It is good to have Toccata Classics available in North America at last, and these three releases illustrate what this can mean to the discophile who has everything -- or thinks he has. Martin Anderson, the British music critic whose Toccata Press has been doing a similar service as a publishing house, created this label to explore the generally unexplored: music regarded, at least in some quarters, as unjustly neglected. The material is vetted (and edited as needed) by acknowledged authorities, the performances are more than competent, the sound quality is quite good, and the documentation is first-rate.
The six brief string symphonies by Josef Myslivecek, il divino boemo, so admired by Mozart and his contemporaries, are works of real substance that would grace any concert season, and the orchestra in Kazakhstan may counter the foolish impression of that country created by that irritatingly popular movie.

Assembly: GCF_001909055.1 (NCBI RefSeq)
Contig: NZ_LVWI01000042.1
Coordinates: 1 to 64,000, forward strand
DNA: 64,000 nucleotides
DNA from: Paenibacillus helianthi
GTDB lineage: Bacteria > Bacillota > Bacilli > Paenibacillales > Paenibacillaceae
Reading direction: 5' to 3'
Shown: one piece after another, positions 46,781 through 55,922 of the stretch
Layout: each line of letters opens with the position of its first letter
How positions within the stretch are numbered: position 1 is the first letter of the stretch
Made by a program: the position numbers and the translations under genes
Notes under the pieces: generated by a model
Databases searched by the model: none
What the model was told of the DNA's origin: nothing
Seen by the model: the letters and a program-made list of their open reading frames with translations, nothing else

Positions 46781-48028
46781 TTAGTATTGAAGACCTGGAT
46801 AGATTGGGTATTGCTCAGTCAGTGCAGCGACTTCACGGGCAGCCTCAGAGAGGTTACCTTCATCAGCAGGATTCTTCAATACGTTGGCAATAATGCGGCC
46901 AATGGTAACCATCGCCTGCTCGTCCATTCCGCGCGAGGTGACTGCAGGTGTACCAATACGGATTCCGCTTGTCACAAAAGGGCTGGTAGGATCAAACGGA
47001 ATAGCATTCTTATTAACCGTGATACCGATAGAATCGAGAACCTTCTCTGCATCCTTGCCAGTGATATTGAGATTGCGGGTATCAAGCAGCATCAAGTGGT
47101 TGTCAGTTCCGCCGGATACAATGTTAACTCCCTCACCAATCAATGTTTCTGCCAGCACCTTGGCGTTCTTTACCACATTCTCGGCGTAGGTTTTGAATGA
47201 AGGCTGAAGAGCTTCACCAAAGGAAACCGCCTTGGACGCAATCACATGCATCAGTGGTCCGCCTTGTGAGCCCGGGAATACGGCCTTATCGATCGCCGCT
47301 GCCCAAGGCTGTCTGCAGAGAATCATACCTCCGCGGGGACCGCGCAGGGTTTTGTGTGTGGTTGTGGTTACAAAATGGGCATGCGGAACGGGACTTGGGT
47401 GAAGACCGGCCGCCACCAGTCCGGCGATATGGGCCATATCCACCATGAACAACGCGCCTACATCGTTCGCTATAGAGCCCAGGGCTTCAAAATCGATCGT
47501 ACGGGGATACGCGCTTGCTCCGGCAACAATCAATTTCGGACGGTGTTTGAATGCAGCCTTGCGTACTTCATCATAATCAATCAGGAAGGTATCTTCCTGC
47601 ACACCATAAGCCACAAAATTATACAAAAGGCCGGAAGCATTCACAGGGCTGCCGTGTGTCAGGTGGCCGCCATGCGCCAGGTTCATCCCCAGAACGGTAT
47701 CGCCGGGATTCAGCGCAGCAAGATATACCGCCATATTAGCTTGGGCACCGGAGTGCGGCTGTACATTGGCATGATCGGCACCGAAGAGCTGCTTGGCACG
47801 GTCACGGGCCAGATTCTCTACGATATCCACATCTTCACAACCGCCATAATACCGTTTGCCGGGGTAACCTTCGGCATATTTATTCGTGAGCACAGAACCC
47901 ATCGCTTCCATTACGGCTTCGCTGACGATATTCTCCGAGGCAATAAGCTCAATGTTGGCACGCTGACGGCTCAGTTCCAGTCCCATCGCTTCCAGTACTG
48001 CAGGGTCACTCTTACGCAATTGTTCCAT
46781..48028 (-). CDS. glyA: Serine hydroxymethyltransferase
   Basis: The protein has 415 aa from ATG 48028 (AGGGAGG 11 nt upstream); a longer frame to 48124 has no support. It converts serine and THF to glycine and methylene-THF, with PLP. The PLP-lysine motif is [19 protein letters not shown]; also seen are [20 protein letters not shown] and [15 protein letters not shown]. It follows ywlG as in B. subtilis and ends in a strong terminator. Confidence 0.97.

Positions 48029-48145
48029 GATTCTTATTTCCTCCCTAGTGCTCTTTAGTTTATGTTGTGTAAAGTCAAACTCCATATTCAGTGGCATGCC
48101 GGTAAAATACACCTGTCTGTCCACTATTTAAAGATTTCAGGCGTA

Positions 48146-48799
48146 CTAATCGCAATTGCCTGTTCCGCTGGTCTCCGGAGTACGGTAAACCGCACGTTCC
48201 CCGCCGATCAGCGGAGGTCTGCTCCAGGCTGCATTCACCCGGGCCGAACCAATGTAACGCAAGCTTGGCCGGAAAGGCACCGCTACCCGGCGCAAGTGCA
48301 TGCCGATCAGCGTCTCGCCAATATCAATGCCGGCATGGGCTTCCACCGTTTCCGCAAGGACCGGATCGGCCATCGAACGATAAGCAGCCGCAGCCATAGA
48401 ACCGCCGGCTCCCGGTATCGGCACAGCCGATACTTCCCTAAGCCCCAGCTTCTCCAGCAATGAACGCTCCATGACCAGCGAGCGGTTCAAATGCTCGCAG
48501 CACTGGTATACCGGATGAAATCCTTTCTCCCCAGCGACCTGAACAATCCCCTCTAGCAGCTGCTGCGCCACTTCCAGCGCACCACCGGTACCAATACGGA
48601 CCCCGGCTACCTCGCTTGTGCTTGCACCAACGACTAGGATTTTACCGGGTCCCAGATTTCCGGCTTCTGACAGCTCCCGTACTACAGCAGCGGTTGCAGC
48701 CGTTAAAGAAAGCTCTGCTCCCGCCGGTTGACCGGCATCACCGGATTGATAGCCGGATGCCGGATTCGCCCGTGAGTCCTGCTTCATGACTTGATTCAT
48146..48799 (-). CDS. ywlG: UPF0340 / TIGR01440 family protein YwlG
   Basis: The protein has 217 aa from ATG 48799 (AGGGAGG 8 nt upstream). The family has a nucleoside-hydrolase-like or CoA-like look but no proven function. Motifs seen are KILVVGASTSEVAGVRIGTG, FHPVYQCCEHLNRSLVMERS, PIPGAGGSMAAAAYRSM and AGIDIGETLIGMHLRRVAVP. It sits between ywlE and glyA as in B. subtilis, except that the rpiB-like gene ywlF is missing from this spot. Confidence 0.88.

Tchaikovskys pupil and confidant Sergei Taneyev has not gone unnoticed here -- his symphonies and choral works have been recorded -- but the two movements he completed of his only piano concerto have much to offer, as do the various keyboard works. In addition to the two very competent pianists performing as such, there is the bonus of the famous Vladimir Ashkenazy in a cameo appearance as narrator in the brief piano duet composed for Tchaikovskys 52nd birthday.
The mammoth Cello Concerto by Donald Francis Tovey, running nearly an hour, shows the author of the invaluable "Essay in Musical Analysis" to have been a composer of great originality and substance worth exploring further.
All of these CDs are lovely surprises, and they create confident expectations for more of the same.
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